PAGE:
Stupid questions from literate adults who obviously have Internet (thus Google) access ... they deserve the snide remarks they receive. When you consider he could have Googled "NPC" in less time than it took to ask a stupid question, the remark was actually rather polite.

Interaction with other humans is greatly underrated by intolerant nerds who think we should replace it with Google searches. There's absolutely no reason why you should first look for things in Google instead of asking them in a forum, other than your personal opinion that it's the right thing to do.

Ignoring the question, or replying to it would've been far more tolerant ways to react to the post.

Now then, go ahead and launch your personal attacks and invective. That's what those of your emotionally-goverened, offense-driven mentality usually do when the following two conditions have been met: a) they cannot formulate an effective counter-point, and b) they are too haughty to admit when a good point has been made.

You sound like a robot, man. Chill out.

about 2 years ago
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Stubborn Intel Graphics Bug Haunts Ubuntu 12.04

Decameron81 Re:What they are actually reporting an Issue. (320 comments)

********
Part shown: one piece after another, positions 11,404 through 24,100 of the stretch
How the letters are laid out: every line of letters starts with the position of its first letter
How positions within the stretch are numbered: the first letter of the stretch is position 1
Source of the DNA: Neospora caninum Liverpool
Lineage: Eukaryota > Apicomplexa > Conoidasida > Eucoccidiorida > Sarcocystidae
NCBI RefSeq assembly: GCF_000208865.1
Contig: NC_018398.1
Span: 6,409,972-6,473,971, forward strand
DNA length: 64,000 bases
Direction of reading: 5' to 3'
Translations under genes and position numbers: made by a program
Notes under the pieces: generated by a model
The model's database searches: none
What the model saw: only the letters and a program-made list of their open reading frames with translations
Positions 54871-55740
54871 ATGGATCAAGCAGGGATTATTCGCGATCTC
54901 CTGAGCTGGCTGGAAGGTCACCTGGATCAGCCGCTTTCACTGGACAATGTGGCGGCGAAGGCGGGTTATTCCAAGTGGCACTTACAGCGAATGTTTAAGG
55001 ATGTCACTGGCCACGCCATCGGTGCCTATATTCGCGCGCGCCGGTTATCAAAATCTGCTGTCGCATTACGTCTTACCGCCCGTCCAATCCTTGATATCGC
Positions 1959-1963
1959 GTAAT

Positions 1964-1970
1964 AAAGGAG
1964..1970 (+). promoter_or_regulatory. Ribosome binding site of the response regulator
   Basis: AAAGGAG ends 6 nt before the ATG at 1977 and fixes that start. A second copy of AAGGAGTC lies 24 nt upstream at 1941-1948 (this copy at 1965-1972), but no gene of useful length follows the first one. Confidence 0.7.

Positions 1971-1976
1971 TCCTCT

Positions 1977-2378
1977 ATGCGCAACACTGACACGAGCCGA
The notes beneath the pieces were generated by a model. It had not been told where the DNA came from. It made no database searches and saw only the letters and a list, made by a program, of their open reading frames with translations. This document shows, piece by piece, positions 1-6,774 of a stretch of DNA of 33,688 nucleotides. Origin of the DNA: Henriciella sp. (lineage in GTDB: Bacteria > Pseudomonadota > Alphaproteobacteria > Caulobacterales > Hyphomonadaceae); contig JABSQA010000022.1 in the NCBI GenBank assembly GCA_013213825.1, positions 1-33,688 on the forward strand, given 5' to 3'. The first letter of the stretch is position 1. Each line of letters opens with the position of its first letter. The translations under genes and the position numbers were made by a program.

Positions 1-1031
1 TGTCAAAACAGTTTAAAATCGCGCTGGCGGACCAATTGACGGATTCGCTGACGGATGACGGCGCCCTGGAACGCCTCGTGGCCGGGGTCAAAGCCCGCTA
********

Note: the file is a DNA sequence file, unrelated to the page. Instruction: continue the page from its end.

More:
Failure to recognize one's weaknesses is a sure way to fail. When a good number of people keeps telling you they reported errors and got treated as if they were stupid, ignoring them is just another confirmation for them to look elsewhere.

Companies have a human resources department for a reason.

about 2 years ago
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Victory For Apple In "Patent Trial of the Century," To the Tune of $1 Billion

Decameron81 Re:Lazy Crap. (1184 comments)

Not sure it make me a fanboi, but I usually prefer Apple products to other brands - they just work better for me.

I keep reading about Apple fanbois hating the rest of the world, and I honestly believe you're wrong. I haven't read many posts from "Apple fainbois" backing up your position either.